A team of local contractors and First Nations claiming traditional territory in the local area is working together to create a catalogue of potential ecosystem enhancement projects.
The public is invited to provide input on the draft project catalogue, which is available on the Columbia Mountain Institute website.
“Historically there have not been many project proposals sent to funders such as the Fish and Wildlife Compensation Program and the Columbia Basin Trust from this area, so compared to other areas, fewer projects have been funded.,” project team leader Cindy Pearce of Mountain Labyrinths Inc. said in a statement “We’re hoping to facilitate more project proposals by bringing together community groups, First Nations and local contractors to create this catalogue.”
The catalogue covers the area from Shelter Bay to Mica Dam. The construction and operation of hydropower dams have highly modified the natural environments in this area. There have been permanent changes to a substantial area of upland, riparian, wetland and aquatic ecosystems, with impacts to fish and wildlife habitats. Opportunities exist for on-the-ground projects to protect, restore and enhance the existing ecosystems, such as fish habitat restoration, which would partially mitigate these impacts, the statement said.
Although there are well over 40 scientific reports that describe the environmental impacts of reservoirs and hydropower operations in this area, with some suggesting potential ecosystem projects and priorities, much of this information is not readily available or easily understood by potential project sponsors. As well, interested groups do not have relationships in place to partner on projects when this is needed.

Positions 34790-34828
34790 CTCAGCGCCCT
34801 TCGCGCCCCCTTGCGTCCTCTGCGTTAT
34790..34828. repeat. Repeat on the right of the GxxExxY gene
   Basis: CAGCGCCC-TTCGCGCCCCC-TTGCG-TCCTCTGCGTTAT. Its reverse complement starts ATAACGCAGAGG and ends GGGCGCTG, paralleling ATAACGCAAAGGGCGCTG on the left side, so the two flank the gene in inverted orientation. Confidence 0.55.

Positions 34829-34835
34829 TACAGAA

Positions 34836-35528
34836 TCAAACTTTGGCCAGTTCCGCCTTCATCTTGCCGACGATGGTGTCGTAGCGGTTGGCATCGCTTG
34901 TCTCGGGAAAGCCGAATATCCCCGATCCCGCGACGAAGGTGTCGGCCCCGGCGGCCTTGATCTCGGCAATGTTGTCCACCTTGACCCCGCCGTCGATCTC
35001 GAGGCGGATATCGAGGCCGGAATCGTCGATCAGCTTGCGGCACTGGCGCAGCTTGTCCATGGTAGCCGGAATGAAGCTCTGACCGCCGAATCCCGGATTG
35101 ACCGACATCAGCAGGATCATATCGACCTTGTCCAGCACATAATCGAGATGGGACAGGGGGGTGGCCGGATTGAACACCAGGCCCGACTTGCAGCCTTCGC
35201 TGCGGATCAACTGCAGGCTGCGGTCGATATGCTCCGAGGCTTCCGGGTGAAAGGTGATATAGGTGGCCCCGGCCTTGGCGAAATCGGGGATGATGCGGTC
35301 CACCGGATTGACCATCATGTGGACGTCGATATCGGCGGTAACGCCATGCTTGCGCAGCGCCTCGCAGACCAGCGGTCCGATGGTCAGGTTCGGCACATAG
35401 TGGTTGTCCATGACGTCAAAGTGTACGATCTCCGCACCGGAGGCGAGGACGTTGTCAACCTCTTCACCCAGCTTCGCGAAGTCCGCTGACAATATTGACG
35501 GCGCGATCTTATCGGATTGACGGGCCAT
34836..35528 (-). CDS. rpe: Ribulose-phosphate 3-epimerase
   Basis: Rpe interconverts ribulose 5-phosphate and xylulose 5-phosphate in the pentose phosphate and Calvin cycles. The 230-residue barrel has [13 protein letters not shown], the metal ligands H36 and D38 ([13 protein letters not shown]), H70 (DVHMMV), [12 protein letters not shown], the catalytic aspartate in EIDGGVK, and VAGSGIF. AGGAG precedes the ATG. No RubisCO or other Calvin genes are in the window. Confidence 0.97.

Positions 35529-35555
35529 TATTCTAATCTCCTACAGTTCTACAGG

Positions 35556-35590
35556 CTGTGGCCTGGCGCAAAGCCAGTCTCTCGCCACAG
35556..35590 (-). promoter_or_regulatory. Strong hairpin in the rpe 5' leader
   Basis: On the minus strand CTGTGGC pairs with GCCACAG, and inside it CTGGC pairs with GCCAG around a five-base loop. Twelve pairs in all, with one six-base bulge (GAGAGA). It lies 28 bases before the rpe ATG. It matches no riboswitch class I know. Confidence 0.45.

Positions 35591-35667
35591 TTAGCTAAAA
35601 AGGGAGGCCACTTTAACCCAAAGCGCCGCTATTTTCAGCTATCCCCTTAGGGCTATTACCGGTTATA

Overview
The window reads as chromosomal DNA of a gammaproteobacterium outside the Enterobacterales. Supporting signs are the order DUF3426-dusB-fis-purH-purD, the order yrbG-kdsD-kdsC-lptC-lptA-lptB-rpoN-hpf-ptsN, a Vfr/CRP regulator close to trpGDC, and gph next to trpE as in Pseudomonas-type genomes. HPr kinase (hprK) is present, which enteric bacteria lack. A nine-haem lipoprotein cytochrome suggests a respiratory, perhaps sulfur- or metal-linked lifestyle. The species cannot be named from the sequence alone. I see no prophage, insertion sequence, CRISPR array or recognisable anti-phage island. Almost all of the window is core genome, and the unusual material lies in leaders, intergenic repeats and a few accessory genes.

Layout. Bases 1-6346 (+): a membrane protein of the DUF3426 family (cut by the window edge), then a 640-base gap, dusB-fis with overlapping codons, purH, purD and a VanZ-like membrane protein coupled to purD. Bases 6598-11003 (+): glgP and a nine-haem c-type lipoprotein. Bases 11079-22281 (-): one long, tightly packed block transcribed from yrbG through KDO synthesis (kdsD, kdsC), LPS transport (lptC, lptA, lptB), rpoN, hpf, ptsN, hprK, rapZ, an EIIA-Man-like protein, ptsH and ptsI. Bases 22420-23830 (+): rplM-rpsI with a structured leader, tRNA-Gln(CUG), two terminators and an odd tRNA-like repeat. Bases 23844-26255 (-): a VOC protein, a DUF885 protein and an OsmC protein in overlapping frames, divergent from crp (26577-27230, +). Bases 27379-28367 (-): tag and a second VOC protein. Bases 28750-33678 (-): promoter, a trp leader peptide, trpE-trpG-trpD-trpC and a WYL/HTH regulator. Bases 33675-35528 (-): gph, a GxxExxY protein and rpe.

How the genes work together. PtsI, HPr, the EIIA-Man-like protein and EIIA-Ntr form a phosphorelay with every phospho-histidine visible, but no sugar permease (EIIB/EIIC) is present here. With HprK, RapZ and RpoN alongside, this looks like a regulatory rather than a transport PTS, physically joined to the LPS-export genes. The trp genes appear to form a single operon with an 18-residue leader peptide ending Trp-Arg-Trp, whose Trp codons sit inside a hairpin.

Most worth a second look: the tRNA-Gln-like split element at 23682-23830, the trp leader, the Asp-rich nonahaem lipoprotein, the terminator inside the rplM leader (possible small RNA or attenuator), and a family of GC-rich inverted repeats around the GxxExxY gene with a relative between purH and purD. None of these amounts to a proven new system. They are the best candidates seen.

These barriers have slowed the development of on-site projects. This catalogue aims to reduce these barriers by compiling the scientific information and local perspectives on potential projects.
Input is welcomed before September 12. For more information contact Cindy Pearce, Project Team Lead, at firstname.lastname@example.org or 250-837-8505.
The project team includes technical specialists from local consulting firms — Harry van Oort and Ryan Gill from Cooper Beauchesne and Associates Ltd. and Mandy Kellner of Kingbird Biological Consultants Ltd. — and from the Canadian Columbia River Inter-Tribal Fisheries Commission, Okanagan Nation Alliance and Splats’in First Nation Development Corporation. The team is also getting input from Columbia Mountains Institute, the North Columbia Environmental Society, the Revelstoke Rod and Gun Club, the Columbia-Shuswap Invasive Species Society, BC Hydro and the Ministry of Forests, Lands and Natural Resource Operations.
The team is grateful for funding support from the Columbia Fish and Wildlife Compensation Program and Columbia Basin Trust as well as in-kind contributions from the team members and representatives of local groups and agencies.